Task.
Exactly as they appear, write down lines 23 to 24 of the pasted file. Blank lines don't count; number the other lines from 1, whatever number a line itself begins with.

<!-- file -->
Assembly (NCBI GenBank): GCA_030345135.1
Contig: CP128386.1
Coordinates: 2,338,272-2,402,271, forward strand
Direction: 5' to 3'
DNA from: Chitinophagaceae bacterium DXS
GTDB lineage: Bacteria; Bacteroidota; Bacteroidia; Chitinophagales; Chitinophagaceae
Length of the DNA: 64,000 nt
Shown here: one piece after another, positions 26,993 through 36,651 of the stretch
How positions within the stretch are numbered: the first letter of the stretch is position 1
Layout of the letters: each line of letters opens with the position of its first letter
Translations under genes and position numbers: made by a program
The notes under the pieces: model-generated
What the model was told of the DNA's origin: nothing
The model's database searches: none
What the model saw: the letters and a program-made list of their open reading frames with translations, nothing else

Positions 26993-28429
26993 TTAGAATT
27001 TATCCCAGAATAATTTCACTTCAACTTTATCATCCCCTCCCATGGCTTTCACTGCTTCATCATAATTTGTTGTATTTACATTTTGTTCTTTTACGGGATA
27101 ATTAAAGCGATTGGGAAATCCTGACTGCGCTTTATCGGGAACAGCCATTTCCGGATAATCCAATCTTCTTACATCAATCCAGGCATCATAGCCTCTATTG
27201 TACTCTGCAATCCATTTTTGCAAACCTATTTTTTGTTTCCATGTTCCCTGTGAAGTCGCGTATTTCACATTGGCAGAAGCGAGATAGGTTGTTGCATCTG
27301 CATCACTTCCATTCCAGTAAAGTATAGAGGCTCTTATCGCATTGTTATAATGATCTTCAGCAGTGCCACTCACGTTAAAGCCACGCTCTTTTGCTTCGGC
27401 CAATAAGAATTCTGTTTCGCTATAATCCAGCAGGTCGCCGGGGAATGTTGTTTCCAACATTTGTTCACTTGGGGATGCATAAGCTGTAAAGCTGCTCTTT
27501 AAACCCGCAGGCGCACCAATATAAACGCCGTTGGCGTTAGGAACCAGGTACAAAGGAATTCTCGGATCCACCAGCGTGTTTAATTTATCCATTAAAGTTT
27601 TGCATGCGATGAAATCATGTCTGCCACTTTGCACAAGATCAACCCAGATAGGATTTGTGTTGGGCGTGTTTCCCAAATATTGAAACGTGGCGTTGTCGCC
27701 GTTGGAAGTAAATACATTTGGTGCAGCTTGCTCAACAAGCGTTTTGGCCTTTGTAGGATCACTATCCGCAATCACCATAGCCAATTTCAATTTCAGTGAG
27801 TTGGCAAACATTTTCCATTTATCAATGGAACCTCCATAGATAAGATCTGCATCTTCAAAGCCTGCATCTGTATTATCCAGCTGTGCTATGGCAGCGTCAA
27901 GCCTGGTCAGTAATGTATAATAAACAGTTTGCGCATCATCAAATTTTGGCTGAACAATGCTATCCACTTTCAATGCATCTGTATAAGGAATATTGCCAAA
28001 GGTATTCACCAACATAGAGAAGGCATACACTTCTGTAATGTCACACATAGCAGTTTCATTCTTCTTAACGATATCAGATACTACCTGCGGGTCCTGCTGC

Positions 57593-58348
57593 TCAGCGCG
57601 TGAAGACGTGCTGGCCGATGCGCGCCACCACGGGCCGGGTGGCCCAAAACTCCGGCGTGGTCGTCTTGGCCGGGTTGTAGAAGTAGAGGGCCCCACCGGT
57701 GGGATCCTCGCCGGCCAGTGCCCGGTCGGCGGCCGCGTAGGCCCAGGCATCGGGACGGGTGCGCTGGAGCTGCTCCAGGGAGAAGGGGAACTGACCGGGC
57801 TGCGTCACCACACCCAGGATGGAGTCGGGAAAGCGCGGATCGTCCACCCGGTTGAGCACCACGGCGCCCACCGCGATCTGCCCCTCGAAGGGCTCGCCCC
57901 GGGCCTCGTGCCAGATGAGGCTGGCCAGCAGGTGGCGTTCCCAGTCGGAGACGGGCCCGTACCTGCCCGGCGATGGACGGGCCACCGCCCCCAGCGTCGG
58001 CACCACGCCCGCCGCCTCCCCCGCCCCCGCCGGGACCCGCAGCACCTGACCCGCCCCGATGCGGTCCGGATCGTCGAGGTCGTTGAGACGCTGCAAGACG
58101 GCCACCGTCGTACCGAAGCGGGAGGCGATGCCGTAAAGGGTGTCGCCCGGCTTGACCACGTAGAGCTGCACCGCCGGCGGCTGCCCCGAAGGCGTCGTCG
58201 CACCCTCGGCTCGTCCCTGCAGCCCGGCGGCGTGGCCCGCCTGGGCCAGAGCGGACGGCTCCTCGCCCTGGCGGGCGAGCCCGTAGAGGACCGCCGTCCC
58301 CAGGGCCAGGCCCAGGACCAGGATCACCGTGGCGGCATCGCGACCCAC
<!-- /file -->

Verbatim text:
27501 AAACCCGCAGGCGCACCAATATAAACGCCGTTGGCGTTAGGAACCAGGTACAAAGGAATTCTCGGATCCACCAGCGTGTTTAATTTATCCATTAAAGTTT
27601 TGCATGCGATGAAATCATGTCTGCCACTTTGCACAAGATCAACCCAGATAGGATTTGTGTTGGGCGTGTTTCCCAAATATTGAAACGTGGCGTTGTCGCC